In addition to the pandemic, the report shows that regional economies face “several downside risks”, ESCAP said in a press release, related to the faltering global supply chain, “rising inflationary pressures, prospects of increases in interest rates, shrinking fiscal space”, and the emerging global economic fallout from Russia’s continuing invasion of Ukraine.
#COVID19 has exposed a pandemic of #inequality in a region with the world’s most dynamic economies.
Read from ESCAP @UN_Armida on how to build forward fairer. https://t.co/w6uJWuWomW #APSurvey pic.twitter.com/xcwVftstNZ
— United Nations ESCAP (@UNESCAP) April 12, 2022
Economic growth in developing countries within the vast region, is projected to fall to 4.5 per cent in 2022 and five per cent during 2023, compared with an estimated growth rate of 7.1 per cent in 2021.
$2 trillion loss
The cumulative output loss due to COVID-19 for the region’s developing economies between 2020 and now, is estimated to be nearly $2 trillion.
The survey cautions against cuts in public spending on healthcare, education and social protection “in order to protect the development gains of past decades and prevent further deepening of inequalities across the region.”
The pandemic has denied more than 820 million informal workers in ESCAP region and over 70 million children in lower income households, adequate access to incomes and schooling, the report notes.
“This outcome will have scarring effects on the future earning potential of these persons and overall productivity growth”, said ESCAP, while an additional 85 million people in Asia and the Pacific had already been pushed back into extreme poverty in 2021.
“As developing countries in the region move ahead with learning to live with COVID-19, balancing the protection of public health and livelihoods, it is time to lay the foundations for a fairer future of equal opportunities and inclusive outcomes,” said Armida Salsiah Alisjahbana, ESCAP’s Executive Secretary.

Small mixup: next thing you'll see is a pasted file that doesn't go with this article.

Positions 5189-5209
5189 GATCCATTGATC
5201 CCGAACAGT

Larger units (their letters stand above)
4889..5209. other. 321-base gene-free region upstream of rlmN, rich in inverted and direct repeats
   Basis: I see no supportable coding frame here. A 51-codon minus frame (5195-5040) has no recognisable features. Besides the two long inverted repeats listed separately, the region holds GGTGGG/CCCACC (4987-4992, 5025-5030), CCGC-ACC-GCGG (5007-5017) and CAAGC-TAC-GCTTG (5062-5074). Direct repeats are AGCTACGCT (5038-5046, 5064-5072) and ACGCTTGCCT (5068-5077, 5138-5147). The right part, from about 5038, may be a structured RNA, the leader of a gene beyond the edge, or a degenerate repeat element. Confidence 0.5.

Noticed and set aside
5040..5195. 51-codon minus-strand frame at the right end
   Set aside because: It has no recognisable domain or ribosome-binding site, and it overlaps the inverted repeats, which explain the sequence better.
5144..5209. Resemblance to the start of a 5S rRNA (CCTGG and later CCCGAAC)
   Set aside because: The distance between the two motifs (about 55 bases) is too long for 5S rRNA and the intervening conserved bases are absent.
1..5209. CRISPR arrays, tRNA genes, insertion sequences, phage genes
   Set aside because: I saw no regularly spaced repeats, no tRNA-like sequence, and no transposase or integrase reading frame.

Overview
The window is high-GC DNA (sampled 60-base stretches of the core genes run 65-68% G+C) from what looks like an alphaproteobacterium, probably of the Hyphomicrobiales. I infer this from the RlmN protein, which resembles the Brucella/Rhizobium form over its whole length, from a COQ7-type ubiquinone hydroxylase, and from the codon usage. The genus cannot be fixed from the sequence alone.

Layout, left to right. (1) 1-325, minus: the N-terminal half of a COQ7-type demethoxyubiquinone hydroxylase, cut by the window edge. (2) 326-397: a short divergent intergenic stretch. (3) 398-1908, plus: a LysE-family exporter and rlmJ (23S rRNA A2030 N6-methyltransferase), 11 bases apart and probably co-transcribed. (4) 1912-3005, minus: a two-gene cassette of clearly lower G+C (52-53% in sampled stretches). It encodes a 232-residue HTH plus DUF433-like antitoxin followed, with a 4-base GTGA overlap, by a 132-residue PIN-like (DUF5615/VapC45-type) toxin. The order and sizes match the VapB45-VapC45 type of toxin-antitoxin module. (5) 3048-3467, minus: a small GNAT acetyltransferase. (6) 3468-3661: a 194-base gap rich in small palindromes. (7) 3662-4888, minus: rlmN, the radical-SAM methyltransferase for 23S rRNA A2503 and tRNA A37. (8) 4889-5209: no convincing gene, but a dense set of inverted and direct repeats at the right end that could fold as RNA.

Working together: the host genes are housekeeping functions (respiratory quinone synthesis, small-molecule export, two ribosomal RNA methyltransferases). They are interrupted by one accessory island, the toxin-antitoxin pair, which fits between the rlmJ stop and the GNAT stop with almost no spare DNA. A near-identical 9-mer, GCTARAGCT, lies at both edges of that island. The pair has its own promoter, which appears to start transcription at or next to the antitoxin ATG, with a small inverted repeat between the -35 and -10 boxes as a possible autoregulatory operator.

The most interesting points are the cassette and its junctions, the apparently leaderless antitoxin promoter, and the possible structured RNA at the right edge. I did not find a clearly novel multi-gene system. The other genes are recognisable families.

Three-point plan of action
The Commission recommends a “three-pronged policy agenda” aimed at shaping an inclusive economy for the region.
First, instead of reductions, developing countries in the region must tilt public spending towards basic universal health coverage, push further towards universal primary and secondary education, and expand social protection coverage.
The commission argues that “smart” fiscal policies can improve the overall efficiency and impact of public spending and revenue collection. At the same time, new sources of revenue should be explored, such as taxing the digital economy, along with shifting the tax burden towards high income households.
Secondly, the 2022 Survey argues that central banks in the region can and should tilt their traditional monetary policy conduct towards promoting inclusive development. While remaining focused on keeping inflation low and stable, central banks can invest part of official reserves in social bonds, explore how a central bank digital currency can enhance financial access, and encourage more innovative financial instruments to secure a social safety net.
Thirdly, governments can also proactively guide, shape and manage the structural economic transformation process, which is increasingly driven by the digital-robotics-AI revolution, for more inclusive outcomes.
This includes supporting the development of labour-intensive technologies, inclusive access to good-quality education, reskilling, strengthening labour negotiation capacities, and social protection floors.
The Economic and Social Survey of Asia and the Pacific is the UN’s oldest and most comprehensive annual socioeconomic study informing policymaking in the region, first published in 1947.